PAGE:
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Portage starting over in search for next high school principal
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Portage starting over in search for next high school principal


Portage is still looking for its next high school principal after the school board interviewed what had been its top two finalists for the job Monday.

The finalists were Portage High School Assistant Principal Jo-Ellen Fairbanks and Dodgeville High School Principal Laura Nyberg-Comins. They each met with the public at the school Monday night prior to their interviews with the school board

Thomas Hermann, the current principal of Union Grove High School, had been one of the two finalists in Portage, but he withdrew himself from consideration Friday because he accepted a position elsewhere, he said. Nyberg-Comins replaced him as a finalist in Portage.

“I wish Portage High School and the greater Portage community all of the best in their search for a new high school principal,” Hermann said Monday, but declined to provide details about his new job because it has not yet been announced by that school district.

Portage Community School District Superintendent Margaret Rudolph and School Board President Steve Pate said Tuesday that the high school principal position in Portage would be reposted soon and declined to say whether Fairbanks or Nyberg-Comins would remain candidates.

“I take filling this position very seriously because it impacts our students, as well as community members,” Rudolph said. “The process has been very thorough so far, and we’re getting input from many people.

“I am pleased with the search process. (Getting input) is important to me because we must match the needs of the students with the position.”

Current Portage High School Principal Robin Kvalo is retiring at the end of June after serving 25 years in the district and her eighth as the high school principal. The school district originally posted the position in December and then formed a search committee of 14 people made up of teachers, administrators including Rudolph, one student and board member Connie Shlimovitz.

The school board discussed the principal position in closed session for about an hour Monday night but took no action, Pate said.

The school district hired Fairbanks in July as assistant high school principal and principal of its alternative school, Portage Academy of Achievement, replacing Matt Paulsen in both positions when he became director of teaching and learning for grades 6-12 in Portage. Fairbanks had previously worked as an Advanced Placement biology teacher in the Adams-Friendship Area School District and has 25 total years of experience in education, 14 of them teaching at the high school level.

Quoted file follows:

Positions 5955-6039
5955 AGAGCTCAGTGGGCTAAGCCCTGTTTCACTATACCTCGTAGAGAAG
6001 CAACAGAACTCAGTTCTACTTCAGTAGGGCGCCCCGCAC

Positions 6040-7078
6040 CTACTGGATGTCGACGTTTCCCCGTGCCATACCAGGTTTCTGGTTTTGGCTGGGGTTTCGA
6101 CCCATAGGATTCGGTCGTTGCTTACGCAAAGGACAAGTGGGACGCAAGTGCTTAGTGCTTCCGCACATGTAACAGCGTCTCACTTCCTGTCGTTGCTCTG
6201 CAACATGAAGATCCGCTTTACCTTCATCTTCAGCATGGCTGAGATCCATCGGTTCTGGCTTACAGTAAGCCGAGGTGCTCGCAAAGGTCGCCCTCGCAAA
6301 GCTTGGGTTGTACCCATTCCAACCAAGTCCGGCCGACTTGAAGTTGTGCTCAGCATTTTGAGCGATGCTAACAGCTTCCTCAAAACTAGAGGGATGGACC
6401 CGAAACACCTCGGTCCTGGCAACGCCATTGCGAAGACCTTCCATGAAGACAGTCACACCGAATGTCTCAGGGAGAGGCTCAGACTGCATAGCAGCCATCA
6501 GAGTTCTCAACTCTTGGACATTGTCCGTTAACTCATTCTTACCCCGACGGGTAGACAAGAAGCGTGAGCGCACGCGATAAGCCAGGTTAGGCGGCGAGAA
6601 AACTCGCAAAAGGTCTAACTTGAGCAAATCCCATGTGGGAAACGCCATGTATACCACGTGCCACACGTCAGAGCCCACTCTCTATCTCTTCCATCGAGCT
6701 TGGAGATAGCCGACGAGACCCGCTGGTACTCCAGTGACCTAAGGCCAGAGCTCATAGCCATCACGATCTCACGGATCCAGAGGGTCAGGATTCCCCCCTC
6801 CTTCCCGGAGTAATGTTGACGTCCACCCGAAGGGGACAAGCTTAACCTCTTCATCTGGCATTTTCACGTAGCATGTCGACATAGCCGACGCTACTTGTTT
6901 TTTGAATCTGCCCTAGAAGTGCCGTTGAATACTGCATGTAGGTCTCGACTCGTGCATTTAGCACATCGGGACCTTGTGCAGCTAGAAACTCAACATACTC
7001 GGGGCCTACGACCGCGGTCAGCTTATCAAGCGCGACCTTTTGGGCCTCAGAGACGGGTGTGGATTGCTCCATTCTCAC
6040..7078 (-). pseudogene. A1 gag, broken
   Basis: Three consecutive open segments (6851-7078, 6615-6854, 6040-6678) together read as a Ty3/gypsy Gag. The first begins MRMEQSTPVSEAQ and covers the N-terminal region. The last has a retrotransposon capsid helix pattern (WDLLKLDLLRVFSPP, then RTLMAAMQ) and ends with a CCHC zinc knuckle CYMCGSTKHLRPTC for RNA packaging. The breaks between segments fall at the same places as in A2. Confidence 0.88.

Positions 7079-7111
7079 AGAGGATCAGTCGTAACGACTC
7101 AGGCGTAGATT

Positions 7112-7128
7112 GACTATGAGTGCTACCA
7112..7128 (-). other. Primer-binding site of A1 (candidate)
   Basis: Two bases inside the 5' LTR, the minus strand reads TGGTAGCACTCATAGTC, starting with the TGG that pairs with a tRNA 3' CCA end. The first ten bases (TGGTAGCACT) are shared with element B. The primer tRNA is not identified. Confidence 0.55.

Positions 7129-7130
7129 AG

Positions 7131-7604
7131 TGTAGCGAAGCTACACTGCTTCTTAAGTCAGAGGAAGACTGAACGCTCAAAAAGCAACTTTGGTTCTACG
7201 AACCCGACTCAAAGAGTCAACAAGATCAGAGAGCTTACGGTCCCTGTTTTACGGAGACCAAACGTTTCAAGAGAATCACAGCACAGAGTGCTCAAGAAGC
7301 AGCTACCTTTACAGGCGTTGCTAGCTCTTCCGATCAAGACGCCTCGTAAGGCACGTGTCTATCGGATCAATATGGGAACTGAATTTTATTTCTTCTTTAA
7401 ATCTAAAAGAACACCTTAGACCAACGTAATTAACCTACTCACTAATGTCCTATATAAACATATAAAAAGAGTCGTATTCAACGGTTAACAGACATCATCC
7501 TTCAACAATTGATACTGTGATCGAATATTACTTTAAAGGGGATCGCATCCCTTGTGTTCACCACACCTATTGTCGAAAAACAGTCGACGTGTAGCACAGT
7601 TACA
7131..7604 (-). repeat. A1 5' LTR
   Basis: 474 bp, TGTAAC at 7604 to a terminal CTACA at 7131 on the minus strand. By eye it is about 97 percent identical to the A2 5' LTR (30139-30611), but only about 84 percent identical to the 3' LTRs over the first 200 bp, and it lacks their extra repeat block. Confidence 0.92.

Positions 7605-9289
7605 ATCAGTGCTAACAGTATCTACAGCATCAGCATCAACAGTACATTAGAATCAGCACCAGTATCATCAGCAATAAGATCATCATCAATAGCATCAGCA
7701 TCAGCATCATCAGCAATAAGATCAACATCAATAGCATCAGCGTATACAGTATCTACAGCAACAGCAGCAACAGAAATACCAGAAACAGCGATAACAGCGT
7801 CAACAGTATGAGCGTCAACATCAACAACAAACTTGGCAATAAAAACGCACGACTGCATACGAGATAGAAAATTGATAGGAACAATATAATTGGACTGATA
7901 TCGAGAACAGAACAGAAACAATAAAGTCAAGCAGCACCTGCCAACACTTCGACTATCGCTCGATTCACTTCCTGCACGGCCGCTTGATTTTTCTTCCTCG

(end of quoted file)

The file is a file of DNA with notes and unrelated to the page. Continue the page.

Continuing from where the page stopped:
During her meeting with the public Monday, Fairbanks said she would like to increase the intervention time for high school students, ultimately developing “an early-warning system” that would allow school leaders to identify and address student issues more efficiently than now.

“I’ve never seen a staff member here give up on a kid,” Fairbanks said of her time in Portage, during which she has also been impressed by the involvement and support of parents and the community.

“That kind of support is exactly what you need to exceed expectations,” she said.

Nyberg-Comins is in her fourth year as the high school principal in Dodgeville and has about 30 total years of education experience, going back to the late 1980s when she worked as a student teacher in Portage under former teacher and current board member Fred Reckling.

“This position would be like coming full circle in my life,” Nyberg-Comins said Monday. “I know this community is very supportive of its schools, and I would like to be part of it again.”

“I love learning,” Nyberg-Comins said of the traits that define her as a leader. “Every day in education is different, and it helps people achieve so many things in life, whether that’s finding a job to support their family or lifting them out of poverty.

“I think my strongest trait is being a good listener. I think the role of a principal is to help teachers do their job and to help the students focus and support them.”

Follow Noah Vernau on Twitter @NoahVernau or contact him at 608-695-4956.

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